AXE JOINERY MOTO
if a job is worth doing then it’s worth doing properly
KEEPING TO THE ORIGINAL DETAILS. We like our timber windows to look as original as possible. Here are some methods that are often used by joiners but take away the original look of the sash window.
On some sash windows the glazing bar is made too thick. Glazing bars are usually supposed to be thin and elegant so we measure the originals and make them look the same.
Some sashes are fitted with horns that have just been rounded off, cut at an angle or cut off completely. We always cut the horns in the shape that is the same as the original would have been.
We make our glazing bead with a chamfer so it looks like a putty line. The traditional way to glaze sashes was with putty but with double glazed units the oil in the putty will break down the hot melt that holds the glass together.The timber bead is held on with special purpose silicone which makes the windows waterproof and with panel pins for extra strength. The beading is put on flush so it doesn’t look like there is beading around the glass.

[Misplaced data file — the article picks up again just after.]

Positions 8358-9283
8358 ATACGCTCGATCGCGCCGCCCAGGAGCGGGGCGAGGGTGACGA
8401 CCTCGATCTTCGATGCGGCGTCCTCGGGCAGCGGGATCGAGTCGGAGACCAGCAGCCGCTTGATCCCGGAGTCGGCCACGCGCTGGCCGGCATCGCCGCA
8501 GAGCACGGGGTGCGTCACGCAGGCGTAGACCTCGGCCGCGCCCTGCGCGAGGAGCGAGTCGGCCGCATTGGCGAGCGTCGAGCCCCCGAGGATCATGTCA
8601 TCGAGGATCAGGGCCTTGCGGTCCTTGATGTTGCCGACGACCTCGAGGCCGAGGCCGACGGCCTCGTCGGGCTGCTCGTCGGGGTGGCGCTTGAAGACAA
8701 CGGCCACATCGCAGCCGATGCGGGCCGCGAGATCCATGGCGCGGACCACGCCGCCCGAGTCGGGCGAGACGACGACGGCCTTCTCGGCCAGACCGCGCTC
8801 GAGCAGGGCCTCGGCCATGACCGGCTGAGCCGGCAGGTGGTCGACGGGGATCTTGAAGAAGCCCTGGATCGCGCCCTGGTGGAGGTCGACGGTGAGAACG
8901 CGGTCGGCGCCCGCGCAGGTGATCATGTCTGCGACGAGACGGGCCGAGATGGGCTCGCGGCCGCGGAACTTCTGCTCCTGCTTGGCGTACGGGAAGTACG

On some sashes trickle vents have been put in as people think it is in building regulations to have them.This is not the case as we know 99% of the windows we fit don’t need them and this rule only really applies to windows in new builds.
Some sashes are fitted with spiral balances instead of using the traditional weight and cord system. The original way is the simplest and problem free compared to the spiral balances which are prone to snapping and getting stuck.Sections of the timber window have to be grooved and cut out to take the round plastic tubes which takes away the original look of the sash box.
Some sashes have black or silver spacer bars in between the glass. Considering 99% of windows are painted white inside and out this will make the double glazing look obvious and make them look more like plastic windows. We use a white spacer bar which is far more discreet than black or silver.
On some sashes there are gaps at the joints, this is where they have not been hand made and made on a certain machine. The timber sections come out of this machine with chamfers on all of the edges. We are not sure why this is but think it’s to allow for differences, i.e. If the joints don’t line up there will be a noticeable step that would need sanding down, but with a shadow gap a step wouldn’t notice but you still see gaps on all the joints. We still do it in the way where the joint is flush and can’t be seen.
Some sashes have the draught excluder on the parting bead. This brush is in view all the time and makes the windows difficult to paint. We put all the draught excluder on the sash so they are well hidden and can’t be seen.